Bayesian vs. Frequentist Statements About Treatment Efficacy

This article contrasts language used when reporting a classical frequentist treatment comparison vs. a Bayesian one, and describes why Bayesian statements convey more actionable information.

Vanderbilt University
School of Medicine
Department of Biostatistics


October 4, 2017

To avoid “false positives” do away with “positive”.

A good poker player plays the odds by thinking to herself “The probability I can win with this hand is 0.91” and not “I’m going to win this game” when deciding the next move.

State conclusions honestly, completely deferring judgments and actions to the ultimate decision makers. Just as it is better to make predictions than classifications in prognosis and diagnosis, use the word “probably” liberally, and avoid thinking “the evidence against the null hypothesis is strong, so we conclude the treatment works” which creates the opportunity of a false positive.

Propagation of uncertainties throughout research, reporting, and implementation will result in better decision making and getting more data when needed. Imagine a physician saying to a patient “The chance this drug will lower your blood pressure by more than 3mmHg is 0.93.”

The following examples are intended to show the advantages of Bayesian reporting of treatment efficacy analysis, as well as to provide examples contrasting with frequentist reporting. As detailed here, there are many problems with p-values, and some of those problems will be apparent in the examples below. Many of the advantages of Bayes are summarized here. As seen below, Bayesian posterior probabilities prevent one from concluding equivalence of two treatments on an outcome when the data do not support that (i.e., the “absence of evidence is not evidence of absence” error).

Suppose that a parallel group randomized clinical trial is conducted to gather evidence about the relative efficacy of new treatment B to a control treatment A. Suppose there are two efficacy endpoints: systolic blood pressure (SBP) and time until cardiovascular/cerebrovascular event. Treatment effect on the first endpoint is assumed to be summarized by the B-A difference in true mean SBP. The second endpoint is assumed to be summarized as a true B:A hazard ratio (HR). For the Bayesian analysis, assume that pre-specified skeptical prior distributions were chosen as follows. For the unknown difference in mean SBP, the prior was normal with mean 0 with SD chosen so that the probability that the absolute difference in SBP between A and B exceeds 10mmHg was only 0.05. For the HR, the log HR was assumed to have a normal distribution with mean 0 and SD chosen so that the prior probability that the HR>2 or HR<1/2 was 0.05. Both priors specify that it is equally likely that treatment B is effective as it is detrimental. The two prior distributions will be referred to as p1 and p2.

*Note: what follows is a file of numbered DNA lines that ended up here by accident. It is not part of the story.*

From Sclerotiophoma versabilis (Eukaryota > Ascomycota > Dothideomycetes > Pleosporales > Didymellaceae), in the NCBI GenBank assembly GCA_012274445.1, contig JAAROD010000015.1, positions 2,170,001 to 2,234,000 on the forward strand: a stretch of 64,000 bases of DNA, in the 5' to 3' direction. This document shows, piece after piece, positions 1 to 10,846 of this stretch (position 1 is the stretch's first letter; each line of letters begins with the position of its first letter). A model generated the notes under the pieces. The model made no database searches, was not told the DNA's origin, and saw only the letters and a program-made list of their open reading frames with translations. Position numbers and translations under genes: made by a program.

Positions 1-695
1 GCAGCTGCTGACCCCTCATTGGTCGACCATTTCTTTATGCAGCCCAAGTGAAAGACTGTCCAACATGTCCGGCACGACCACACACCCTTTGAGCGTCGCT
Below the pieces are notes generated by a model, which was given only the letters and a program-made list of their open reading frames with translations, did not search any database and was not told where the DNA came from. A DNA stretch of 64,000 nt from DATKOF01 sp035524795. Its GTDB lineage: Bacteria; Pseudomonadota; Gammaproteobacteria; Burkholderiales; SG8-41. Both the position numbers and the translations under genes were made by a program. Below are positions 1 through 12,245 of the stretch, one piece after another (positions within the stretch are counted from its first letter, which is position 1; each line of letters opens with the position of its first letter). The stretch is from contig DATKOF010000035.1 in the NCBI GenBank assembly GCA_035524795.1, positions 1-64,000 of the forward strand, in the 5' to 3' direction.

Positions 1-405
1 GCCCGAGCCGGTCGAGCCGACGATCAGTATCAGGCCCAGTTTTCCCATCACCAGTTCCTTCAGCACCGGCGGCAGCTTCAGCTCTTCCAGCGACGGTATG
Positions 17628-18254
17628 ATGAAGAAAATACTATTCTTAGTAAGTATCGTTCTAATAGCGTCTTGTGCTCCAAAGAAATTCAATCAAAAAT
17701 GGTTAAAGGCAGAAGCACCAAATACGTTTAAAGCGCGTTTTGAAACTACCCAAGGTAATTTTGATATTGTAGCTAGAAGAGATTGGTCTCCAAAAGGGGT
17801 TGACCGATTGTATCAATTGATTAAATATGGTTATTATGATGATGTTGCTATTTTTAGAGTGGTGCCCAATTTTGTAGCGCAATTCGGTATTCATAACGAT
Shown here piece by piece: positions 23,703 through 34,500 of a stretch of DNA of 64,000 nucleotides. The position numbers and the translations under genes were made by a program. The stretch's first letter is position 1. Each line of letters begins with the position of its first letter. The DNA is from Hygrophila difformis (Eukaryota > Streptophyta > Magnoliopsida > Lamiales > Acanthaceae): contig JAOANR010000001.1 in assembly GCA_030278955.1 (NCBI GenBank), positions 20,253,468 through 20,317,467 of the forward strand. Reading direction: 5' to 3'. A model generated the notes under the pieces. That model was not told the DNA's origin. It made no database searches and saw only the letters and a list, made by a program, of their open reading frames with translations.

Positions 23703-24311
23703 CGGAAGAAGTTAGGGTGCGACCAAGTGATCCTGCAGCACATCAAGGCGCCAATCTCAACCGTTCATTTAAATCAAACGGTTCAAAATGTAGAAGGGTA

Example 1: So-called “Negative” Trial (Considering only SBP)

Frequentist Statement

  • Incorrect Statement: Treatment B did not improve SBP when compared to A (p=0.4)
  • Confusing Statement: Treatment B was not significantly different from treatment A (p=0.4)
  • Accurate Statement: We were unable to find evidence against the hypothesis that A=B (p=0.4). More data will be needed. As the statistical analysis plan specified a frequentist approach, the study did not provide evidence of similarity of A and B (but see the confidence interval below).